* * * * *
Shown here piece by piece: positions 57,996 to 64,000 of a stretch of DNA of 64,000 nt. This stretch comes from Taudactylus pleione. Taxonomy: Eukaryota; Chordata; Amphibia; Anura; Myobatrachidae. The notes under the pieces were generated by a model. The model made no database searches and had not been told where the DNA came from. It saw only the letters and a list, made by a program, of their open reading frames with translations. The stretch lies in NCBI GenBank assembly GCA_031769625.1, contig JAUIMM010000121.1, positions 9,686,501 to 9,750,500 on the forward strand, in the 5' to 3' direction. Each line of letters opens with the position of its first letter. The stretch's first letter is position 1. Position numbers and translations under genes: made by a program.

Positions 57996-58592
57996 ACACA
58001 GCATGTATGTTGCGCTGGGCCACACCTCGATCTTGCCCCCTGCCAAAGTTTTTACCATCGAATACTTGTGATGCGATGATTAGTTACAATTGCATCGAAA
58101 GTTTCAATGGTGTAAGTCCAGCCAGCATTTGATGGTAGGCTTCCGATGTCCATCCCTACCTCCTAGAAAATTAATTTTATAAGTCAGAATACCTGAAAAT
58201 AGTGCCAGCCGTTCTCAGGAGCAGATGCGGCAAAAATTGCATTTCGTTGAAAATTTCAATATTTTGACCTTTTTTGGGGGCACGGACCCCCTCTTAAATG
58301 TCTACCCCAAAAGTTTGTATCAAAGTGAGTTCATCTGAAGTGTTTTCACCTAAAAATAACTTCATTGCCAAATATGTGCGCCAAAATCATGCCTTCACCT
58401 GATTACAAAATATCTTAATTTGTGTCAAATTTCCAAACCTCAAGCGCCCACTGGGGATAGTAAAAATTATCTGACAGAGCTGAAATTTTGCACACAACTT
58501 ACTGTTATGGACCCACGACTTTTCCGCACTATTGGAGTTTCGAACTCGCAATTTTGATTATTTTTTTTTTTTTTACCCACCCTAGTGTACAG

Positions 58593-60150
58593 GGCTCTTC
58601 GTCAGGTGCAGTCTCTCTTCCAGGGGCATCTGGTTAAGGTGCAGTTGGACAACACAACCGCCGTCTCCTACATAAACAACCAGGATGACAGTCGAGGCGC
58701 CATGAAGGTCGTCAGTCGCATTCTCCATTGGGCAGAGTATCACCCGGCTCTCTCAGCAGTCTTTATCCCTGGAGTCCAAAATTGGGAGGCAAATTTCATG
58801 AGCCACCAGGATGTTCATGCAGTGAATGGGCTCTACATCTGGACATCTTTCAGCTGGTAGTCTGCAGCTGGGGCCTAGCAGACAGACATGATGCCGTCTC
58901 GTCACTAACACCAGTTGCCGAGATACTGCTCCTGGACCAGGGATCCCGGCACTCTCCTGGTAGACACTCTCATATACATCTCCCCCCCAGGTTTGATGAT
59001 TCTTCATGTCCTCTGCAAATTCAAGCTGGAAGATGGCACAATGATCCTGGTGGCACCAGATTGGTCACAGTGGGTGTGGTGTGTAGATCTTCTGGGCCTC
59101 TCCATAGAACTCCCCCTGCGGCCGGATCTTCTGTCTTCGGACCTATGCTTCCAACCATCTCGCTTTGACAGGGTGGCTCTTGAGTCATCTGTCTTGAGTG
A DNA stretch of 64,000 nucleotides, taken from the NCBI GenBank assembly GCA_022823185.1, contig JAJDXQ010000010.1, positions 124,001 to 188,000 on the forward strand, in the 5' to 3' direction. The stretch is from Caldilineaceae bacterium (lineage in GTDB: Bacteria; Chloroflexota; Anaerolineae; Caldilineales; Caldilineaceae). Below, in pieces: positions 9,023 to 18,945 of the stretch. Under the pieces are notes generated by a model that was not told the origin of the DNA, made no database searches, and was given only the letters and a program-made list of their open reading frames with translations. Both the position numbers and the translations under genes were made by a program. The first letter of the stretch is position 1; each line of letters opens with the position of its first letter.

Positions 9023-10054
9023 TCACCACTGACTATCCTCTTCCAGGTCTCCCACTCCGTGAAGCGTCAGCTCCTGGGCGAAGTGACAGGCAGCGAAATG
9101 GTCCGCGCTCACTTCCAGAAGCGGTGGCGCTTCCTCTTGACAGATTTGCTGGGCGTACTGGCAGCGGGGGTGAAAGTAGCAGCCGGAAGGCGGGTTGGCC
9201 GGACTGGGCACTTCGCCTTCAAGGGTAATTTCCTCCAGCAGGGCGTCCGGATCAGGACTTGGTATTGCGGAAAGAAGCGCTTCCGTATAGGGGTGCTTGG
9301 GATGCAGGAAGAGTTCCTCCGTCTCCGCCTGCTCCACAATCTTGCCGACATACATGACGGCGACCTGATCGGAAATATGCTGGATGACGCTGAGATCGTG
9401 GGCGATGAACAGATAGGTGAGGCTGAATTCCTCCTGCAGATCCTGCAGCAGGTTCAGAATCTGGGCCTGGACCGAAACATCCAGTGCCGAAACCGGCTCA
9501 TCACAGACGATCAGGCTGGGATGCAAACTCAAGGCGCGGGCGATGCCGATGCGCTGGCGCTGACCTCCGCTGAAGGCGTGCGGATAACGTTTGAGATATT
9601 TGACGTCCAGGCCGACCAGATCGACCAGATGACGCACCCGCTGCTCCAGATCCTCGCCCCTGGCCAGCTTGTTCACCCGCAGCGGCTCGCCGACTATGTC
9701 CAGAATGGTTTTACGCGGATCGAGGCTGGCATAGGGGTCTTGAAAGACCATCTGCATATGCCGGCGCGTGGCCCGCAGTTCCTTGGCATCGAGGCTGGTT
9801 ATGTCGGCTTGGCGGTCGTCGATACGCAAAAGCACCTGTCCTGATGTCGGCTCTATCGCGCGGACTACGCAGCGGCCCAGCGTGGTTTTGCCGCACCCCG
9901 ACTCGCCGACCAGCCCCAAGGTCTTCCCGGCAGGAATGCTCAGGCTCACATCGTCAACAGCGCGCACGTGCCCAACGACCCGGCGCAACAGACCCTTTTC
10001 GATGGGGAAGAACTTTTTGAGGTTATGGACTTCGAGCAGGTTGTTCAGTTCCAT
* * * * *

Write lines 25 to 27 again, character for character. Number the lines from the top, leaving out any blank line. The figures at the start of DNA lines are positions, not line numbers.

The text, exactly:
9501 TCACAGACGATCAGGCTGGGATGCAAACTCAAGGCGCGGGCGATGCCGATGCGCTGGCGCTGACCTCCGCTGAAGGCGTGCGGATAACGTTTGAGATATT
9601 TGACGTCCAGGCCGACCAGATCGACCAGATGACGCACCCGCTGCTCCAGATCCTCGCCCCTGGCCAGCTTGTTCACCCGCAGCGGCTCGCCGACTATGTC
9701 CAGAATGGTTTTACGCGGATCGAGGCTGGCATAGGGGTCTTGAAAGACCATCTGCATATGCCGGCGCGTGGCCCGCAGTTCCTTGGCATCGAGGCTGGTT